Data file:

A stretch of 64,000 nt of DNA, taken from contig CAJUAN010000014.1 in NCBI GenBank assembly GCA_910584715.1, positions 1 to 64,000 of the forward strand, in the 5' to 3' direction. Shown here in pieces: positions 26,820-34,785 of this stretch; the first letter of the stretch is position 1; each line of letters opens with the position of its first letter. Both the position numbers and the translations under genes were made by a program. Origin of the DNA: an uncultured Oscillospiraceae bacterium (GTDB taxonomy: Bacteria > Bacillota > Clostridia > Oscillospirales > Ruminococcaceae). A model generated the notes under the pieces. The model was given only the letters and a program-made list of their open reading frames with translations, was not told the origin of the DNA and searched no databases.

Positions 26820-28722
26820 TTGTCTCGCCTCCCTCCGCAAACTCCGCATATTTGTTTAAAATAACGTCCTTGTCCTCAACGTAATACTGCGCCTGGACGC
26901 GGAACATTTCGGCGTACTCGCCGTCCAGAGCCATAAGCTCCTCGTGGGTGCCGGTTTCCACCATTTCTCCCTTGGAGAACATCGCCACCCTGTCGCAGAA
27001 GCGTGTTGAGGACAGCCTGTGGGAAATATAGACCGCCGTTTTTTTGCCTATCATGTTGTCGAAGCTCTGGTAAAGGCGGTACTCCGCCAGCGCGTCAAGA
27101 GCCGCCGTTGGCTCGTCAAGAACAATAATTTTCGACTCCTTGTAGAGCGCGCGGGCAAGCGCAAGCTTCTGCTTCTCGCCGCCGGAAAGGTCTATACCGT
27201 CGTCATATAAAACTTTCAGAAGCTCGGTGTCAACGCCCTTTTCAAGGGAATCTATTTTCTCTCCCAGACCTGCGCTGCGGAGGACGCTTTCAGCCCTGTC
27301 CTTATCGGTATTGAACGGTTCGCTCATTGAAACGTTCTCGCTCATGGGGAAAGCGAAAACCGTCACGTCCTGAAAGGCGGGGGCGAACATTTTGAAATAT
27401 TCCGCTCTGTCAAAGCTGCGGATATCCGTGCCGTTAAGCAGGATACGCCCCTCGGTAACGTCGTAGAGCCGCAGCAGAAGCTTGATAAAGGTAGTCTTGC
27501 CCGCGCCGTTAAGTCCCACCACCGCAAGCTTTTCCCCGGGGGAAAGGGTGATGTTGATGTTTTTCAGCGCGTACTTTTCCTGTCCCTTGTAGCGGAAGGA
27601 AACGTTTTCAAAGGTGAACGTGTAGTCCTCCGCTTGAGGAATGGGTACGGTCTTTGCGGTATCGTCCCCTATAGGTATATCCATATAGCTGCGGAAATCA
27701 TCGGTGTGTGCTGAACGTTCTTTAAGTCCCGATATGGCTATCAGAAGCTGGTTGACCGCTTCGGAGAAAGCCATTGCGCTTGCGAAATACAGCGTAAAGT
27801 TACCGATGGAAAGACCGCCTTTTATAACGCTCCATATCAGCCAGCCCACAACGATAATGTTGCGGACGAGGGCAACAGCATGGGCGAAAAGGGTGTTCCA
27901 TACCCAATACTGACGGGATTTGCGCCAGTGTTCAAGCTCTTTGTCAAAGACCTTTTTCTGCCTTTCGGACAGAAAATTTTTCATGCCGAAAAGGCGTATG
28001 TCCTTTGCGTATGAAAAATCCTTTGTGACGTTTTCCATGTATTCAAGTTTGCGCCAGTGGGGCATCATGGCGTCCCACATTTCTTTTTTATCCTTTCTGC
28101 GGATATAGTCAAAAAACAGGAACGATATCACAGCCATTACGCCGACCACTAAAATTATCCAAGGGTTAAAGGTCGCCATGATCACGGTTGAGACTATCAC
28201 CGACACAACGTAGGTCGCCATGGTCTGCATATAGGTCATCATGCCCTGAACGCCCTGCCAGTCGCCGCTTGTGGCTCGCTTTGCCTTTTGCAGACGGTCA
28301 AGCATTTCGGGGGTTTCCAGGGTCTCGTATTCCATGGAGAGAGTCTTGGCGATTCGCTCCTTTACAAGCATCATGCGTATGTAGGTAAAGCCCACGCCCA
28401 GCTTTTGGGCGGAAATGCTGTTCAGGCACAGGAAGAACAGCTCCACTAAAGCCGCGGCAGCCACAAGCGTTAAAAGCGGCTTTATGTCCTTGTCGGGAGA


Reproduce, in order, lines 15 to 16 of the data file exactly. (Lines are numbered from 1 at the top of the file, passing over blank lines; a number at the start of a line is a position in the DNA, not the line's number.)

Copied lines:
28001 TCCTTTGCGTATGAAAAATCCTTTGTGACGTTTTCCATGTATTCAAGTTTGCGCCAGTGGGGCATCATGGCGTCCCACATTTCTTTTTTATCCTTTCTGC
28101 GGATATAGTCAAAAAACAGGAACGATATCACAGCCATTACGCCGACCACTAAAATTATCCAAGGGTTAAAGGTCGCCATGATCACGGTTGAGACTATCAC